Sunday, December 23, 2012

‘Subliminal Metropolis’ at Latitude28

A new show at Latitude28 in New Delhi includes the works of Shanthamani M, Preksha Tater and Julien Segard (a French artist). The three artists explore the different possible ways to represent architectural spaces – ancient, urban, or psychological.

The three artworks at the venue look to play with a peculiar geometrical architecture as well as an organizing grid so as to deconstruct it. The idea is to build an eternal play existing between a formalistic space’s representation and its collapse into what perhaps can be seen as a mental landscape.

In her piece, Shanthamani Muddaiah tries to address ancient Western antiquity. The artist harks back to its eccentric iconic mythologies/images for examining and reforming them with charcoal, described in the accompanying note as a particular and rather charged sculptural material.

In her centerpiece of the show, titled ‘Black Mirror’, Muddaiah focuses on the pillar’s architectural structure. Six huge columns made of charcoal infiltrate the exhibiting space and alongside sculptures of urns. The idea is to build an imagined, nearly disrupted archeological city site. The apparent gaze towards the Western culture’s heritage is somewhat ambivalent; it represents, on the one hand for the artist one of the origins of knowledge and it’s worn out by the passage of time, at the same time, no longer holding a claim to our understanding of world around.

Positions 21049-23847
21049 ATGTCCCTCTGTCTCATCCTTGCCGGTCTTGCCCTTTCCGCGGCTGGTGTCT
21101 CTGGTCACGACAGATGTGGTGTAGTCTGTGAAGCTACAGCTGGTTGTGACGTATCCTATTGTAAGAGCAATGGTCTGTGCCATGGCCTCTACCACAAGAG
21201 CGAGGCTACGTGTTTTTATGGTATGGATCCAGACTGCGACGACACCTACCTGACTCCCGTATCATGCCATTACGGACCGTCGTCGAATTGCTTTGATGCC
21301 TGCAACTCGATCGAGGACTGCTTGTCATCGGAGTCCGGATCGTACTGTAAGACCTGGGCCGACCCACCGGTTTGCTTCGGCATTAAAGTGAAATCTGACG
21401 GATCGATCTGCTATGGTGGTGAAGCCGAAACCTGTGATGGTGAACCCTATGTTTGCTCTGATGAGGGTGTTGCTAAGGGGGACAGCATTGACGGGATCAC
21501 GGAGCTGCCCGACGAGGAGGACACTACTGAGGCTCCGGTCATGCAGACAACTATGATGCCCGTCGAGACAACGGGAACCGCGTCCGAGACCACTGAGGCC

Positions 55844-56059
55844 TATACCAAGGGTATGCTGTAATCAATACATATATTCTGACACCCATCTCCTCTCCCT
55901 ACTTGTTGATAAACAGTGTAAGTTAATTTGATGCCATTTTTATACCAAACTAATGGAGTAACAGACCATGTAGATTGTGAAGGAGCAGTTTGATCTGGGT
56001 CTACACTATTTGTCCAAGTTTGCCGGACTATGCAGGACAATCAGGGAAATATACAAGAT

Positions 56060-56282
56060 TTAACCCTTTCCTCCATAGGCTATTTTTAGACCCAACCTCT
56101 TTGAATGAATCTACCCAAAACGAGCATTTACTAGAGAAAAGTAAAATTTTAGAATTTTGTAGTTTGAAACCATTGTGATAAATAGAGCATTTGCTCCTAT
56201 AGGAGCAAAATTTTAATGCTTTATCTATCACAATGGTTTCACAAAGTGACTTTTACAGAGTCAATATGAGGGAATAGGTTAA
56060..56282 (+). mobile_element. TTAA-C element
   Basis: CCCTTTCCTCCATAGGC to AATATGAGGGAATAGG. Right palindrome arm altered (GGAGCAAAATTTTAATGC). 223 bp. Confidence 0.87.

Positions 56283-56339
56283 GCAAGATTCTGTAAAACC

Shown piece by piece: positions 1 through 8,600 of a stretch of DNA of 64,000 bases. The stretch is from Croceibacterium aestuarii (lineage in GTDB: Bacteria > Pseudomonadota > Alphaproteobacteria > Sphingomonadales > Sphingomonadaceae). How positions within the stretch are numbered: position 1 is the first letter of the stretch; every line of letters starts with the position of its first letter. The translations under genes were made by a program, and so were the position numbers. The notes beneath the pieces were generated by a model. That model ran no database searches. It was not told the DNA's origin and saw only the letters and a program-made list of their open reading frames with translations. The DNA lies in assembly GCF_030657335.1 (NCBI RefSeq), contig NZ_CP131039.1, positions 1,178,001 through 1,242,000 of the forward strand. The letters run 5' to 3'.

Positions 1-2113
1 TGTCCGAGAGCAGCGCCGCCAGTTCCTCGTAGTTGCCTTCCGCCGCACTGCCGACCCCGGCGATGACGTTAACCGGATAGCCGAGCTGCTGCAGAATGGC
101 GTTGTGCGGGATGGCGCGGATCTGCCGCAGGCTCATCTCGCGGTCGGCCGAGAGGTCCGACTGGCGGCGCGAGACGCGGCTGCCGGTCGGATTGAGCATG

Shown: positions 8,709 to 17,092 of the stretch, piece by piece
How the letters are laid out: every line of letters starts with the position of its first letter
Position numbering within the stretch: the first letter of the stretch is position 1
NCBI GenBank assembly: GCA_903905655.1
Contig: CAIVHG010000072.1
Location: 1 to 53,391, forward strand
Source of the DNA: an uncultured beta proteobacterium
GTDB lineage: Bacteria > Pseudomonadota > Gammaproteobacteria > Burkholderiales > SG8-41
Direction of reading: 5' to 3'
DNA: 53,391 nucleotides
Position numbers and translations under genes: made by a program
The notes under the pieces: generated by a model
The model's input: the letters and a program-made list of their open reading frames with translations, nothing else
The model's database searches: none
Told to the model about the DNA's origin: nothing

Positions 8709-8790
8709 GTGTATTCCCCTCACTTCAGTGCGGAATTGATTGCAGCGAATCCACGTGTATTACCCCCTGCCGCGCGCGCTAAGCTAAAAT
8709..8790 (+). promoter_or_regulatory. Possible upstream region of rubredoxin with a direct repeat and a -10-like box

The pillars tend to signify both decay of human glory as well as its pathos, collapsing under multiple narratives and inclusive forms of knowledge that overshadow ancient grandeur gradually. Her frozen, heavy sculptural works of a fast-deteriorating antiquity juxtaposed with s dynamic drawings by Julien Segard (of deconstructed contemporary metropolitan areas) give way to immense city-scape drawings of an array of recycled materials.

The images invariably originate from satellite views of many cities in India and France (Paris, Marseille) with which the artist shares a biographical relation. The image’s unity is dismantled, almost detached from reality – as if abstracted as well as reconstructed anew. The bird's eye point of view is deftly infused with the proximity of his very own personal-mental explorations and experiences in the urban spaces to generate an extremely vibrant perspective shuffling.

Last but not the least, space in Preksha Tater’s works as processed formations of complex psychological relations does not refer to any specific locations.

'Subliminal Metropolis’ is curated by Anne Maniglier.

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